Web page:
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Homeless people who take part in a writing workshop at the Clergy Coalition Shelter for the Homeless in Hoboken, N.J., are the authors of the poems selected for this week.


It would be so damn cool to live underground
Where no liquor store, gun runner or dope dealer can be found
No electricity, no sunlight to brighten your day
Just the dim lights of candles to show you the way
No worrying about gung-ho police, or crossing the street
No sense of direction, you just follow your feet
No more bullshit government, or the president’s lies
You just go from tunnel to tunnel as time flies
And what do you do when you come to a dead end?
It’s simple, you just turn around and start the same process over again
All this sounds weird, and you wonder where it will stop
But soon as your ass get hungry, you’ll find your way to the top
I guess some people say living underground is real cool
But if you think you can do it without coming to the top
You are the world’s biggest damn fool.

-- Robert Leech

Beneath the Surface

Hoboken is a city of beauty and at night it is
a city of lights. Beneath all the beauty and
lights it is a city full of people who are
striving to survive, who have lost all hope
with the system and only find strength in
those who can relate or those who are in the
same situation or predicament and find
comfort in knowing that they are not alone
no matter how lost, lonely or forgotten they may be.

-- Renee

This Hand Protected from all Harm

This hand helped take care of four kids of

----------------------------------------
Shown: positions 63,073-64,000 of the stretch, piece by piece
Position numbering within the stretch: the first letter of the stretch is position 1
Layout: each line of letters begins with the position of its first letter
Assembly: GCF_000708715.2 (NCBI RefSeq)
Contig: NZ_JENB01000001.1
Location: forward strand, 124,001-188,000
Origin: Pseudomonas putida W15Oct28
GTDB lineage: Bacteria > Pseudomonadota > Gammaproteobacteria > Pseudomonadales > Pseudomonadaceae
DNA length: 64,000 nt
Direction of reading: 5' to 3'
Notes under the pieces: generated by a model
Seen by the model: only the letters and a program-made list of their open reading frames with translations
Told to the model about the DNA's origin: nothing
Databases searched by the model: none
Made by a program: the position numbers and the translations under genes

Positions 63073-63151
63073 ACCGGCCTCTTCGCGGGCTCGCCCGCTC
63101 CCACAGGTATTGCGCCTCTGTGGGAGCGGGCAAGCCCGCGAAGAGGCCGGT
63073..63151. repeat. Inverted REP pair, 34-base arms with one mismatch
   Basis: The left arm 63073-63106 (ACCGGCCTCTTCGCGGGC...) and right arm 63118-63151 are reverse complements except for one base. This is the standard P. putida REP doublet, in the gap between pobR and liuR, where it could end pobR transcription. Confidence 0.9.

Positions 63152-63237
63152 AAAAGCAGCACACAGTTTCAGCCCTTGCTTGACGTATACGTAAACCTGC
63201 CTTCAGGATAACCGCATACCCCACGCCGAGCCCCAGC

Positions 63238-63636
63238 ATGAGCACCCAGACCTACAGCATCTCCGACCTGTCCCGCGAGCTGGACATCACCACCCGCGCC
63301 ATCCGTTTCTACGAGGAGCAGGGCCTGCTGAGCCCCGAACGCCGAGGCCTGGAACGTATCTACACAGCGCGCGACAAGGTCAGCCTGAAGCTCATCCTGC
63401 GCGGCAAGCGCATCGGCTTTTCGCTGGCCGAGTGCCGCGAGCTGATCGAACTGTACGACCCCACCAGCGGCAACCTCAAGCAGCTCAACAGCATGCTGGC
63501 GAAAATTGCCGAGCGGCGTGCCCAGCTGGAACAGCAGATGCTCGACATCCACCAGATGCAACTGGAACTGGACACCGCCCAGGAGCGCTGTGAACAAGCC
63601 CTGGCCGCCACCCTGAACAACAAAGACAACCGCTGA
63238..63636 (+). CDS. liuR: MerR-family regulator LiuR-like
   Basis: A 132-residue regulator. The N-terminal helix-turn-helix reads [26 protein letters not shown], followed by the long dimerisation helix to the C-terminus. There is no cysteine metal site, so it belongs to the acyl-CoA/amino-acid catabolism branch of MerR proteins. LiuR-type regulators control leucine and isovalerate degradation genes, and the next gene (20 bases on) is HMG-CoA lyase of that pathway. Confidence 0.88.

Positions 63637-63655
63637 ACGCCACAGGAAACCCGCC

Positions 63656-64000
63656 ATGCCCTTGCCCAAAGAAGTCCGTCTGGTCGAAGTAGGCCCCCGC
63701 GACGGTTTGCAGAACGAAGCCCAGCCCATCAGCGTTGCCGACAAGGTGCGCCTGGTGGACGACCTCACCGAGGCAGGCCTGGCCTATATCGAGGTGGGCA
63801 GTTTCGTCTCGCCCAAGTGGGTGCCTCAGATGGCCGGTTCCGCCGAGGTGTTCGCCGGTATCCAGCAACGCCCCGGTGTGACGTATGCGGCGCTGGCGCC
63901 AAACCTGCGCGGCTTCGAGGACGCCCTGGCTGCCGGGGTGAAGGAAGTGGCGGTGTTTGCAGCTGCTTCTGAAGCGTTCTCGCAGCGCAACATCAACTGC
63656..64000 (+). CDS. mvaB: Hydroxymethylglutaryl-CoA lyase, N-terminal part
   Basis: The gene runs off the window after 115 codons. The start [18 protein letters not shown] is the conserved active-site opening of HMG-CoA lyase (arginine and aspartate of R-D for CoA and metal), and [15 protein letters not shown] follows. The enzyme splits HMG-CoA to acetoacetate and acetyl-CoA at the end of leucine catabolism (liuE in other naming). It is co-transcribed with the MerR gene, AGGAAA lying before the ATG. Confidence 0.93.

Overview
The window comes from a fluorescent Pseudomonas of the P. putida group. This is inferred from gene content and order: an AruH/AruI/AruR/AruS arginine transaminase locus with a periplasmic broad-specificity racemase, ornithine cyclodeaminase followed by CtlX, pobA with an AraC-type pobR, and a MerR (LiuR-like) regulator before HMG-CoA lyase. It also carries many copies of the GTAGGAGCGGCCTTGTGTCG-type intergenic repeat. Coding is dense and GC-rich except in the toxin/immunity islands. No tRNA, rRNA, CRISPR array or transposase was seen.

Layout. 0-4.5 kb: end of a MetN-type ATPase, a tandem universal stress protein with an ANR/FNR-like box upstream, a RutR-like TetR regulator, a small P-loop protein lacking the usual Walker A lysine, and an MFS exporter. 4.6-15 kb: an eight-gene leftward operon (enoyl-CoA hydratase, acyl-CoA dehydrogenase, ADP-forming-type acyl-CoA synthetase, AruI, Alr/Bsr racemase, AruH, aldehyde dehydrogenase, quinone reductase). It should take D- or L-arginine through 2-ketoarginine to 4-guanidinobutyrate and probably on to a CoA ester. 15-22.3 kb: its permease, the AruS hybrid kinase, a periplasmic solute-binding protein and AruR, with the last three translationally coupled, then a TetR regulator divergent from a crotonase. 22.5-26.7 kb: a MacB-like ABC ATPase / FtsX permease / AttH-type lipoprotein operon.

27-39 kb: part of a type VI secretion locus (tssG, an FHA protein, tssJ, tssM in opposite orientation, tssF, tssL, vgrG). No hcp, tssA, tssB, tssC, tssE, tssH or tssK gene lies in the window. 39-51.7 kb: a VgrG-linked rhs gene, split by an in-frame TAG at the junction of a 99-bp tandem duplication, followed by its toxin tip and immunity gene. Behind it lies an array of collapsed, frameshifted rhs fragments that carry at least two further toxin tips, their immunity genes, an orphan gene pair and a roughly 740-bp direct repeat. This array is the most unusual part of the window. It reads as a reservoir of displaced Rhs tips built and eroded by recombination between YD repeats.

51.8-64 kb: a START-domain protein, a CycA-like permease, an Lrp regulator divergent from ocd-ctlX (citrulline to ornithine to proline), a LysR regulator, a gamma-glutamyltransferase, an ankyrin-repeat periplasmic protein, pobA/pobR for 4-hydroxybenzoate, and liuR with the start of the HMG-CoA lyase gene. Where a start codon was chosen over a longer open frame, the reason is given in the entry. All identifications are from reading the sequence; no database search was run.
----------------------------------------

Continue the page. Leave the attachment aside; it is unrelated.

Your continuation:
my own, five grandkids and their mothers.
It also provided for them as they grew up, it
protected them from all harm and also
helped them understand what it meant to
have some kind of training for the future.

-- James M.

Please Hear Me

Fear of not being understood
That’s really not good
Being misunderstood
Means one thing
And the things seen as another
Is the worst thing -- to me
Please hear me -- my sister
And my brother

-- Elizabeth

Mama’s Hands, Father’s Necklace

What can I say? Momma’s hands were full
of talent. She made biscuits delicious with
them. She shelled peas, washed, sorted
beans with them and raising three sometimes
hardheaded boys by herself. If you messed
up bad enough she could use her hands to
knock you into next week. Her hands gave
us an allowance. Not on a regular basis but
pretty regular -- when she could. Her hands
opened our report cards and trembled with
anger when she got hurt or mad. One time
my live-away father came over and they
were arguing about something he did. They
were in the bathroom and he punched her
hard in the eye. We didn’t see it cause we
were on the steps. The toilet seat was broke
and loose. She took those hands and
wrapped the toilet seat around his neck. He
ran out of the house like that. Everyone saw
it and laughed.

-- Gary Evans

Leaving My Seat

As I walk through the city of Hoboken my
spirit is lifted by the fast pace of
professionals racing off to their careers, the
beautiful shops and restaurants that light up
Washington Street. There are plenty of
churches, delis and the great aroma of all
different types of food. However, I also see
the men in the blue and white cars with
their blue and white suits waiting for me to